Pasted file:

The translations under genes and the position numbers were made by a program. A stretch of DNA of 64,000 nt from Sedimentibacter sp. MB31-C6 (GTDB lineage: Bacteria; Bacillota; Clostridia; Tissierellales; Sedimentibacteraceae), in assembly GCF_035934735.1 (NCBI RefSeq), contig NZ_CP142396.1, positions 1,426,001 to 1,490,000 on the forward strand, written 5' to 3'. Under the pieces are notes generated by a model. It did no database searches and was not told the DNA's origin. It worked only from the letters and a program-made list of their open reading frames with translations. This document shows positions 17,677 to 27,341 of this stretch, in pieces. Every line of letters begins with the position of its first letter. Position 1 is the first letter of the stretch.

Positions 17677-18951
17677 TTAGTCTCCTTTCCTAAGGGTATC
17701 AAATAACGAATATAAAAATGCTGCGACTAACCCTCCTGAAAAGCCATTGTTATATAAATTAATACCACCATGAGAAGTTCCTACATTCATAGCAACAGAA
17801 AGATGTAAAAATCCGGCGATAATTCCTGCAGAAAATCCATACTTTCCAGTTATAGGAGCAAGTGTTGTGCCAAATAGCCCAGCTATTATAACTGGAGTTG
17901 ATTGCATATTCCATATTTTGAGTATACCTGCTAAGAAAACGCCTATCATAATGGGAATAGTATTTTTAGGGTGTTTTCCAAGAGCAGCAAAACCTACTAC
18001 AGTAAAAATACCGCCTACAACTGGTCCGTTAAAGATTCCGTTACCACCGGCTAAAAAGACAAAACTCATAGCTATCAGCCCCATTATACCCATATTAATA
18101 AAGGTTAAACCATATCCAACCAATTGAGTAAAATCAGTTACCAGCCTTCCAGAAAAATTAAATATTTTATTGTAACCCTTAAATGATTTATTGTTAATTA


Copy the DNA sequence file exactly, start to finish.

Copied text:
The translations under genes and the position numbers were made by a program. A stretch of DNA of 64,000 nt from Sedimentibacter sp. MB31-C6 (GTDB lineage: Bacteria; Bacillota; Clostridia; Tissierellales; Sedimentibacteraceae), in assembly GCF_035934735.1 (NCBI RefSeq), contig NZ_CP142396.1, positions 1,426,001 to 1,490,000 on the forward strand, written 5' to 3'. Under the pieces are notes generated by a model. It did no database searches and was not told the DNA's origin. It worked only from the letters and a program-made list of their open reading frames with translations. This document shows positions 17,677 to 27,341 of this stretch, in pieces. Every line of letters begins with the position of its first letter. Position 1 is the first letter of the stretch.

Positions 17677-18951
17677 TTAGTCTCCTTTCCTAAGGGTATC
17701 AAATAACGAATATAAAAATGCTGCGACTAACCCTCCTGAAAAGCCATTGTTATATAAATTAATACCACCATGAGAAGTTCCTACATTCATAGCAACAGAA
17801 AGATGTAAAAATCCGGCGATAATTCCTGCAGAAAATCCATACTTTCCAGTTATAGGAGCAAGTGTTGTGCCAAATAGCCCAGCTATTATAACTGGAGTTG
17901 ATTGCATATTCCATATTTTGAGTATACCTGCTAAGAAAACGCCTATCATAATGGGAATAGTATTTTTAGGGTGTTTTCCAAGAGCAGCAAAACCTACTAC
18001 AGTAAAAATACCGCCTACAACTGGTCCGTTAAAGATTCCGTTACCACCGGCTAAAAAGACAAAACTCATAGCTATCAGCCCCATTATACCCATATTAATA
18101 AAGGTTAAACCATATCCAACCAATTGAGTAAAATCAGTTACCAGCCTTCCAGAAAAATTAAATATTTTATTGTAACCCTTAAATGATTTATTGTTAATTA